A color I don’t use much: Veridian is what I chose to make this portrait. Crimson and Veridian, Red and Green common colors for Christmas in the West.
Where the light is coming from and how the figure is posed are common problems the artist has to figure out.
It was a sunny Christmas day a couple of years ago when I shot this photo on my phone. One of the issues I realized later was that the shadow under my niece’s nose nearly blocked out all of her lips. After redrawing and redrawing the image, I finally figured out how the lips look. This is a practice I would recommend everyone do for portrait painting. If you can get your model to sit for a long time, great! But this is highly unlikely if you’re an up and coming artist like myself, who doesn’t have a bottomless wallet. Get a well-lit shot that shows detail even in the shadows. That is the number one objective of good photography. Even with your artist’s license, if you want to obscure, cover, or block out portions of anatomy you will want to know how that part connects to another part when drawing it.
Secondly, have your figure pose in a natural and interesting way. I have to say of my nieces that they are both very photogenic. I guess this is a benefit of growing up in the world of camera phones. My niece chose this pose, not me. Fingers wrapped with the pointers under the chin, that was natural to her. The Santa hat was her own embellishment.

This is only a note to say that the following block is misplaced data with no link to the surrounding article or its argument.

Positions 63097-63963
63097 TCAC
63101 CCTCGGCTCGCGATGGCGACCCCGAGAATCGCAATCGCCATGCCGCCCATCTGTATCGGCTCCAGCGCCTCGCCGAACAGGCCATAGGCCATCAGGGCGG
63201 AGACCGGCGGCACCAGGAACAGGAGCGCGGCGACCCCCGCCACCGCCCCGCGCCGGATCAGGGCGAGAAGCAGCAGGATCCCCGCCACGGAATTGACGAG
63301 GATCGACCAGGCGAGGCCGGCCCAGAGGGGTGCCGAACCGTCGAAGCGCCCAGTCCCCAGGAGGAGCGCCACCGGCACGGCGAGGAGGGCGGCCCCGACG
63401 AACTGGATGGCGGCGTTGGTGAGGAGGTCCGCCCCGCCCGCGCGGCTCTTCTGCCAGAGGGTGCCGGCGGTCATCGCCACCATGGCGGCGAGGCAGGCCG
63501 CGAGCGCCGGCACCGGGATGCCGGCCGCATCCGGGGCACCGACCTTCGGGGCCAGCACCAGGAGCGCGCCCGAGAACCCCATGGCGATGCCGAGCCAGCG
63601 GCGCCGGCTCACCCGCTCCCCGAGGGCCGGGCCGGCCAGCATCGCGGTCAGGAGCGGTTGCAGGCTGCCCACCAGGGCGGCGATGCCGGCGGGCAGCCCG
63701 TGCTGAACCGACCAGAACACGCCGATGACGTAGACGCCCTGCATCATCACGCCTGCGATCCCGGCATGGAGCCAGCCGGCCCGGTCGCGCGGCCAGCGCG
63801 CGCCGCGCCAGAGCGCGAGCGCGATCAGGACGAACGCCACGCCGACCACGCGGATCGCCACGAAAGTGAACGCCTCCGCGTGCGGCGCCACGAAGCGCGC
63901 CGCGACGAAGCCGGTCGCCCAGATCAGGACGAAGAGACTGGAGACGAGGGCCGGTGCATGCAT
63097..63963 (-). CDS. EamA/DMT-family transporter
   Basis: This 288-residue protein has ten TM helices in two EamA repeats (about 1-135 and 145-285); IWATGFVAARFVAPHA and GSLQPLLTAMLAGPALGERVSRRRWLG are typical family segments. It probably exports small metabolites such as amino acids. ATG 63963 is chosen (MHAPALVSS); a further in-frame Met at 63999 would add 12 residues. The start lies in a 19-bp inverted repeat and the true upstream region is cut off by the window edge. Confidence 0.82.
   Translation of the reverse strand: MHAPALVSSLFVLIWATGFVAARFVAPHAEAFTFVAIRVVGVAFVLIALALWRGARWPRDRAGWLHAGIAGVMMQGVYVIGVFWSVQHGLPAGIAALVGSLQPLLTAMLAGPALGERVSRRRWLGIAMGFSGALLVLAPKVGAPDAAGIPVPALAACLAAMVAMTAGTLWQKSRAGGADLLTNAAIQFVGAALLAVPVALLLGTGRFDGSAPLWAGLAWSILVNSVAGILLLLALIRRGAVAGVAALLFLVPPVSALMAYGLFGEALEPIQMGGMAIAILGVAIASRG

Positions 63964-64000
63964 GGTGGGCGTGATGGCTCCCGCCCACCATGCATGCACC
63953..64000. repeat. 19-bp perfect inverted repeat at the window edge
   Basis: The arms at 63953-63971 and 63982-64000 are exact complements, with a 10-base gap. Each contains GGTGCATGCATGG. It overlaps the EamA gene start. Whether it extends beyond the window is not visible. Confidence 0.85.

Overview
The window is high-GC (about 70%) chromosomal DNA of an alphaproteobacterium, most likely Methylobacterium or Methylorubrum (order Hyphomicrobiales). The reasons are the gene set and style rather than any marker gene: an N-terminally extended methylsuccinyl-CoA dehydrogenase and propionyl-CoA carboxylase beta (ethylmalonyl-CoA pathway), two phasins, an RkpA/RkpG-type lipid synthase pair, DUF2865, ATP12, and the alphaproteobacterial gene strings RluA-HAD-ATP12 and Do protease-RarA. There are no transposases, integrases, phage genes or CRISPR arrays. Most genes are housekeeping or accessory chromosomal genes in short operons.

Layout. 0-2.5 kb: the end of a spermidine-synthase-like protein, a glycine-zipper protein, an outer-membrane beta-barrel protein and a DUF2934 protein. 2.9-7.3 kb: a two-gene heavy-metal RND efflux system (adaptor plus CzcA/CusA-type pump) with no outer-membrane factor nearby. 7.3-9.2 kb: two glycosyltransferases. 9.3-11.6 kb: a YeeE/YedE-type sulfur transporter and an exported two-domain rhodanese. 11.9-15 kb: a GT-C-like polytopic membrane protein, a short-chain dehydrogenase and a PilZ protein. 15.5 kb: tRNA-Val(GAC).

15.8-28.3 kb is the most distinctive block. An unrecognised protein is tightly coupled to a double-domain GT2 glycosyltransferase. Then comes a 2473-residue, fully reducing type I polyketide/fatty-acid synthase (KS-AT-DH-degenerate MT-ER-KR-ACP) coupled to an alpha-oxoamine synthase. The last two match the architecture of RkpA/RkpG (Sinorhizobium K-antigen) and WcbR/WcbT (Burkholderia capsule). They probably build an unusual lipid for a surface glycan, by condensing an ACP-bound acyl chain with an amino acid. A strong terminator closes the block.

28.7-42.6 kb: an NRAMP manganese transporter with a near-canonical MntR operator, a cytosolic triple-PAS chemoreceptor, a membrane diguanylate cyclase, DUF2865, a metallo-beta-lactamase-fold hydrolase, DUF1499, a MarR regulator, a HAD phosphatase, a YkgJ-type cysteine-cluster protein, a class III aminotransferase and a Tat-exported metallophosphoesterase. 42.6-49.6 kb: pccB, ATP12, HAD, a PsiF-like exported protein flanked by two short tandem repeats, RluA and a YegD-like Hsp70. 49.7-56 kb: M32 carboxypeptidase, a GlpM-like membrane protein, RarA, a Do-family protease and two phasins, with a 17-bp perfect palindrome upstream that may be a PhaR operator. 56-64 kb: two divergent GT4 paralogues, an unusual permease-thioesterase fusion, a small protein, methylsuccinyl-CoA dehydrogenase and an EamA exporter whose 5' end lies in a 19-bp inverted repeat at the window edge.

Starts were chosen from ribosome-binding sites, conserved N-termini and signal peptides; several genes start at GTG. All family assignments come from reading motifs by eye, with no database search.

What was up to me was the angle and catching the natural light. There are no rules for posing except that as the artist you want to capture personality and character. Make sure the light is distinct. Capturing a smile is generally better than an angry, sad, or look of distaste. This is totally up to you. The last thing I want to say about good portrait reference is that a good profile helps as well. You can see the hair, the hat, and the features of the face. As the painter, emphasize the darks, contrast the whites, and make nuances of the middle tones.
Venture out to the world of watercolor painting!
Leave comments below, I want to hear what you think.